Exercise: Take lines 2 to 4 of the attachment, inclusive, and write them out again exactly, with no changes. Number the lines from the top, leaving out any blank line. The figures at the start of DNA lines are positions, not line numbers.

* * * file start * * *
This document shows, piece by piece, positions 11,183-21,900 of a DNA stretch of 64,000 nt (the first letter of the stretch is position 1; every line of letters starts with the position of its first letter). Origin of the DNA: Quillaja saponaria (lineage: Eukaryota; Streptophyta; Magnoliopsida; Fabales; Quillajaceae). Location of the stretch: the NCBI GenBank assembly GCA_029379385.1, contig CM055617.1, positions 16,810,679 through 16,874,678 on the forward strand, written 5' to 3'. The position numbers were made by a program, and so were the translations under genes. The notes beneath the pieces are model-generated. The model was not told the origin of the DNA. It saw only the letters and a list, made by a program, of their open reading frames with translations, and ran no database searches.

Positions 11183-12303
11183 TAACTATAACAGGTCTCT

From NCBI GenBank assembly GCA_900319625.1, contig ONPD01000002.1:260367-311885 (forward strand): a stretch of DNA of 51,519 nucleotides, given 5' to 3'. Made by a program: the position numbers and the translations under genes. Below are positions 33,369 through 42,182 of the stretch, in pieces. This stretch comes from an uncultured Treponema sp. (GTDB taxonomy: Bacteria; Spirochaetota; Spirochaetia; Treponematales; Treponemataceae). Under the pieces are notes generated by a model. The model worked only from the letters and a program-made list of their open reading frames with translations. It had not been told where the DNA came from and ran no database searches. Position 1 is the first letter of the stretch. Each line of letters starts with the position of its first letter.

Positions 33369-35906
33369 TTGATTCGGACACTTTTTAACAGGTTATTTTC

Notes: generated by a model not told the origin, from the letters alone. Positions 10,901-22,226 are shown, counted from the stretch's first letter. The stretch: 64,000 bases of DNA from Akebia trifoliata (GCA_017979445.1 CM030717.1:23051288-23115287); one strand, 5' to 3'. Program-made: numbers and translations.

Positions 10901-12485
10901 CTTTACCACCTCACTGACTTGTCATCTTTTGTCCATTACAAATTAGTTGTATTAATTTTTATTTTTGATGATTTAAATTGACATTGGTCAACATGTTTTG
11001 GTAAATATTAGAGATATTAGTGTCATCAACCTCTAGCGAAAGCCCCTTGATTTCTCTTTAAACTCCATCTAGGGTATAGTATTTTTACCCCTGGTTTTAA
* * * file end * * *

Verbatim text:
Positions 11183-12303
11183 TAACTATAACAGGTCTCT

From NCBI GenBank assembly GCA_900319625.1, contig ONPD01000002.1:260367-311885 (forward strand): a stretch of DNA of 51,519 nucleotides, given 5' to 3'. Made by a program: the position numbers and the translations under genes. Below are positions 33,369 through 42,182 of the stretch, in pieces. This stretch comes from an uncultured Treponema sp. (GTDB taxonomy: Bacteria; Spirochaetota; Spirochaetia; Treponematales; Treponemataceae). Under the pieces are notes generated by a model. The model worked only from the letters and a program-made list of their open reading frames with translations. It had not been told where the DNA came from and ran no database searches. Position 1 is the first letter of the stretch. Each line of letters starts with the position of its first letter.